The combined strength of all attacking units is compared to the combined strength of all defending units (plus any Defensive Combat Bonuses) and the result is expressed as a numerical odds ratio rounded down to adapt to one of the odds ratios found on the Combat Results Table (CRT).
The Attacker, followed by the Defender declares which Artillery units will be supporting the attacks.
Beginning on Turn 15, if a German attack takes place during a Clear Weather Turn, the Allied player must roll a die and refer to the Jabos Table. This table will define the number of column left shifts that is applied to Allied Defensive Air Support.
After all column shifts are applied, a die is rolled and the indicated results are applied immediately.
The new version of Ardennes ’44 is definitely an improvement over the games original version. Changes made in the second version are such things as:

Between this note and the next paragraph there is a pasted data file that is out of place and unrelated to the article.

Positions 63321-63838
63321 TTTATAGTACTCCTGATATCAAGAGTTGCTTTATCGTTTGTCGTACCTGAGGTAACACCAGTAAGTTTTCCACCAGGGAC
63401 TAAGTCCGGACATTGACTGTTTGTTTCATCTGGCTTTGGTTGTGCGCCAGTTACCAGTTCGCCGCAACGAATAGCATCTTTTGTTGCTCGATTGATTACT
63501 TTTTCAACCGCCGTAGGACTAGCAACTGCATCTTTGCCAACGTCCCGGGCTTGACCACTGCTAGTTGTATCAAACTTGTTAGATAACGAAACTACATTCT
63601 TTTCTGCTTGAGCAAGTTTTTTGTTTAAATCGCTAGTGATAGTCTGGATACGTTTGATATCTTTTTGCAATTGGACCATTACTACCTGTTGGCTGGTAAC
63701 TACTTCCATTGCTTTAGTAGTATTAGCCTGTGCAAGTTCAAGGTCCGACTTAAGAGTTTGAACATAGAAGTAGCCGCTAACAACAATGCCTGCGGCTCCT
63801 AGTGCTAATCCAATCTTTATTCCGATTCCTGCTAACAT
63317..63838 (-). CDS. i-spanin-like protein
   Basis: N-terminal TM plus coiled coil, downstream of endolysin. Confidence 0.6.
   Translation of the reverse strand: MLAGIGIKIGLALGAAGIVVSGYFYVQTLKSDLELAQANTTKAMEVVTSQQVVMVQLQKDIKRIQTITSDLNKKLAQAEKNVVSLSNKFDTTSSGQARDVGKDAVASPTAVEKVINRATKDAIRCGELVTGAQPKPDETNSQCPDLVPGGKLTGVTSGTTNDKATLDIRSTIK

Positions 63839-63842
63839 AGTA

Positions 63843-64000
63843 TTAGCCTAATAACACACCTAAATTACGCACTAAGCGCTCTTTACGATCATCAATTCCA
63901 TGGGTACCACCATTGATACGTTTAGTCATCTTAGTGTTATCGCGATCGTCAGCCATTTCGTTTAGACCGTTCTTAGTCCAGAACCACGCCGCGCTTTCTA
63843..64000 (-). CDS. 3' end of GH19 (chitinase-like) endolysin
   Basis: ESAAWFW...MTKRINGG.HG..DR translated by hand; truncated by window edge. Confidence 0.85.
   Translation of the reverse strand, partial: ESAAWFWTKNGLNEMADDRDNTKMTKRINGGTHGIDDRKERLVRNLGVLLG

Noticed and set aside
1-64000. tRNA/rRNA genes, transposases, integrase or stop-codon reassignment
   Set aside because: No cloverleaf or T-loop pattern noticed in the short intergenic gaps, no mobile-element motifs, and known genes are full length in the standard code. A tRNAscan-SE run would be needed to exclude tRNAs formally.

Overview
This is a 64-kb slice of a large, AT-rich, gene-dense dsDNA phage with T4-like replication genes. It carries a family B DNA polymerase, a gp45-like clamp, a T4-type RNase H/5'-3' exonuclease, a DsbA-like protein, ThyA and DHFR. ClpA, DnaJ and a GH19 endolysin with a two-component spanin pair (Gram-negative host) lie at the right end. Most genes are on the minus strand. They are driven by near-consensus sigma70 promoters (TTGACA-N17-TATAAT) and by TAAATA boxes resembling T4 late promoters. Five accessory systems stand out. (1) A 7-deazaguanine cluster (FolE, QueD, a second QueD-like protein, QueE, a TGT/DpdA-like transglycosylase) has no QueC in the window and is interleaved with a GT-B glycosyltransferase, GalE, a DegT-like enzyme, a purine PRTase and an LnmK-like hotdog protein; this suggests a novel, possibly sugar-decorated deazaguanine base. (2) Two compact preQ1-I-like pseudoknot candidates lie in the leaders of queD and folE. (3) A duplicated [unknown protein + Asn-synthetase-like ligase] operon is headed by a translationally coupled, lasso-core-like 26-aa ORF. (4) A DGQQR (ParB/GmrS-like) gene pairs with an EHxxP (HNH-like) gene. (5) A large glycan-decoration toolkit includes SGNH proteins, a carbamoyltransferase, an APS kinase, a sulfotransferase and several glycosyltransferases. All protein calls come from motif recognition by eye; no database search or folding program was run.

- Map Changes
- Counter Changes
- Numerous Rule Changes
The number of Rule Changes and clarifications included in this version are just too numerous to list individually.
Also included with the Second Edition of Ardennes ’44 is a new scenario. This Scenario is the “Patton Counterattack Scenario”. This scenario takes a look at the exciting situation of December 22nd 1944, which was when both sides were on the brink to make strong attacks. This is an excellent scenario that immediately throws players into the thick of the action.
The mini-monster game of Ardennes ’44 is a new and corrected look at the famous Battle of the Bulge. While the original game was published in 2003, I cannot say enough how this new version is an improvement over its first edition. While there have been numerous other boardgames devoted to this subject over the years, if you are a World War II gamer, you deserve to give Ardennes ’44 a serious look, and I don’t think it will disappoint you.